Tripoli — MORE than 400 children have died this year trying to reach Europe by sea through Libya, the North African country at the centre of a slave trade scandal.
An additional 13 000 migrant children, including 14 000 unaccompanied minors, are in urgent need of assistance in the country.
The United Nations Children's Fund (UNICEF) and International Organisation for Migration (IOM) expressed shock at the trend .
This year, nearly 15 000 unaccompanied children have reached Italy by sea travelling across the perilous Central Mediterranean route from Libya, their journeys typically facilitated by smugglers and traffickers.
Many more have suffered abuse, exploitation, enslavement and detention.
In reaction, UNICEF and IOM have joined forces in an action plan to increase support to migrant children in Libya, focusing on child protection, education, water, sanitation and health.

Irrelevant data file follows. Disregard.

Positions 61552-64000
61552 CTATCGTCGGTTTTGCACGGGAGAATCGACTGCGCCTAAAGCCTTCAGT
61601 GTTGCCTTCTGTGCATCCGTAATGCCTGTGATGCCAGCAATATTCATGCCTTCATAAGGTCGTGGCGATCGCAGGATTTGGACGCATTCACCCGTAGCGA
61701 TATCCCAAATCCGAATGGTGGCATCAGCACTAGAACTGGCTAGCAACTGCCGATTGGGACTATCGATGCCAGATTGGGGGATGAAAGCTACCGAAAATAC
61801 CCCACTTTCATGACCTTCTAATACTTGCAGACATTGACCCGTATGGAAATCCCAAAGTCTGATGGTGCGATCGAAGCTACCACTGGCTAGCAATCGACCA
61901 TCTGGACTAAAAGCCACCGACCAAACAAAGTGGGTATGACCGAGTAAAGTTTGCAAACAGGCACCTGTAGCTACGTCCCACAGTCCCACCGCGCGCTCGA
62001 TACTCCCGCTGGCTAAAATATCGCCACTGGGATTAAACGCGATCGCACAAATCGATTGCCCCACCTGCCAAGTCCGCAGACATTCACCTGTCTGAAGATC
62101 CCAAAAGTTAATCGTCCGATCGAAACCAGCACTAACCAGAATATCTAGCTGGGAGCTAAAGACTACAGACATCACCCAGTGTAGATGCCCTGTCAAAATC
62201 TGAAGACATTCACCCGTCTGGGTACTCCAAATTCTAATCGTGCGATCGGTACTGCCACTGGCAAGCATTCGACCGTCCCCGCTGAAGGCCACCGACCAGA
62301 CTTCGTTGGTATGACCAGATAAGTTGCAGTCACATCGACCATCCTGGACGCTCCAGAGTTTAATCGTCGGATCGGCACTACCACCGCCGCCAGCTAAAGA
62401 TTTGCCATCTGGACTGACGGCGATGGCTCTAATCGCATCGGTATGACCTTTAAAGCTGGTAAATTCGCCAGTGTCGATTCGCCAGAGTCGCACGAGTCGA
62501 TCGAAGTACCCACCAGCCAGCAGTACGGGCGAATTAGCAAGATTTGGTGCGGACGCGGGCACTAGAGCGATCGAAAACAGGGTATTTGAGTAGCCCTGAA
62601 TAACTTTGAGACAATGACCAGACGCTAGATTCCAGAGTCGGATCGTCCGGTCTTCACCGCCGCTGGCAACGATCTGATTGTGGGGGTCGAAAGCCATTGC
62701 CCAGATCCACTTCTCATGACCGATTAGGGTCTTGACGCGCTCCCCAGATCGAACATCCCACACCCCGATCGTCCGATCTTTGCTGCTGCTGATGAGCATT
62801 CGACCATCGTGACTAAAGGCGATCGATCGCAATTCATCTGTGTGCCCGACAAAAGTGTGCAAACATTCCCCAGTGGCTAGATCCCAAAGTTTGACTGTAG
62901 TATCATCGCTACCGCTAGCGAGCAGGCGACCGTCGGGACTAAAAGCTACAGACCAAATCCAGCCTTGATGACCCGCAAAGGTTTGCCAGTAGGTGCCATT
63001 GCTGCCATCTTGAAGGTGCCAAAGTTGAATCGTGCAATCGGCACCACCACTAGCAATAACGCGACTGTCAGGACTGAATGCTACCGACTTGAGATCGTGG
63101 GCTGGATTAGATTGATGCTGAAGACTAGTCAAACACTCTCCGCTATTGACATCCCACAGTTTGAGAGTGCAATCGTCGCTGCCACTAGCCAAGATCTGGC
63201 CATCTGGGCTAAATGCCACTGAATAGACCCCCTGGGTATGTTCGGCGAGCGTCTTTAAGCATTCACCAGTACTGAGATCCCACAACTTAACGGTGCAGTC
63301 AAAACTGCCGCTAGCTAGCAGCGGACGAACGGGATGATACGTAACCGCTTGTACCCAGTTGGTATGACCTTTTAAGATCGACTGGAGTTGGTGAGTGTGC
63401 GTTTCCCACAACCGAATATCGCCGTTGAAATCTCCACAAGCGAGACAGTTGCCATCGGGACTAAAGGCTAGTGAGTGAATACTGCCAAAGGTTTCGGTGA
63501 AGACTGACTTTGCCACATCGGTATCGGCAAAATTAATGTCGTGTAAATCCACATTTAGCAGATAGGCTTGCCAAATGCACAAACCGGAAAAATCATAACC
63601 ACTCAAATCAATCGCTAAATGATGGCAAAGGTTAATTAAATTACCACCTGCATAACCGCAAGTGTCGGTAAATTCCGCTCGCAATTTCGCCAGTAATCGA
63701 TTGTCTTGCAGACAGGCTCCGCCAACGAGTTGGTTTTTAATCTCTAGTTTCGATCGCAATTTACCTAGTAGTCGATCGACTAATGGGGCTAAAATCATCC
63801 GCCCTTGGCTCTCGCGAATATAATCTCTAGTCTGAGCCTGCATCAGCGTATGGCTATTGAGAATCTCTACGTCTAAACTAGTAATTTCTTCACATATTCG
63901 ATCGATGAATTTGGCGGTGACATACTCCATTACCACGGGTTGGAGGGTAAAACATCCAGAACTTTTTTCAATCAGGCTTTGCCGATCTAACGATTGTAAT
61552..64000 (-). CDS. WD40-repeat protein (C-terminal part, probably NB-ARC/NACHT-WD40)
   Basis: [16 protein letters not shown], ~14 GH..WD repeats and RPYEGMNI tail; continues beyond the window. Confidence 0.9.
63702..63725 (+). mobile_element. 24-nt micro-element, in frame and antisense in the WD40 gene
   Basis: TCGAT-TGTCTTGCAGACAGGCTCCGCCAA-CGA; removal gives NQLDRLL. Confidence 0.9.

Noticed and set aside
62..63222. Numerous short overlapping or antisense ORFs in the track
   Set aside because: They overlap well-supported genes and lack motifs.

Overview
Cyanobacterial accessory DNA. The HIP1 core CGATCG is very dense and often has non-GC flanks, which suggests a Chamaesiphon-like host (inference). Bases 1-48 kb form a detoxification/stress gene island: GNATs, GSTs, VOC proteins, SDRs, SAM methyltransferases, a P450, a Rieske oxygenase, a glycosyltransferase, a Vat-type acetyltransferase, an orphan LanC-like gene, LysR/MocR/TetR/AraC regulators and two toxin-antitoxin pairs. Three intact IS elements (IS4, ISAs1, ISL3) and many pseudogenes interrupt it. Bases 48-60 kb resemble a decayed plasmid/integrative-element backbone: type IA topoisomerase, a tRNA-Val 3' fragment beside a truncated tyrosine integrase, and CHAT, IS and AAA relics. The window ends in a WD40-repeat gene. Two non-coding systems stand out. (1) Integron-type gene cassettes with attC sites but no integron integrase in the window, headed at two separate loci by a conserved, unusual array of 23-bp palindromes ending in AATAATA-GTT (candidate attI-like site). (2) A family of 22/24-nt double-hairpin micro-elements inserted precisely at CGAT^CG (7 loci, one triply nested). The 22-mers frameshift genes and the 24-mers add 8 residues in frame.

"The aim is that throughout this closer collaboration we will be able to reach and protect more children on the move. Children are among the most vulnerable and many are in need of protection and support," said Othman Belbeisi, IOM Libya Chief of Mission.
In 2018, IOM aims to assist 30 000 migrants in voluntary returns to their country of origin, among them migrant children.
Abdel-Rahman Ghandour, UNICEF Special Representative in Libya, said migrant children were some of the most vulnerable people in Libya.
The official thus welcomed the agreement with IOM.
"We will be able to collectively work to ensure that all children, no matter their status, are able to gain an education, be protected and receive the basic services they deserve," Ghandour said.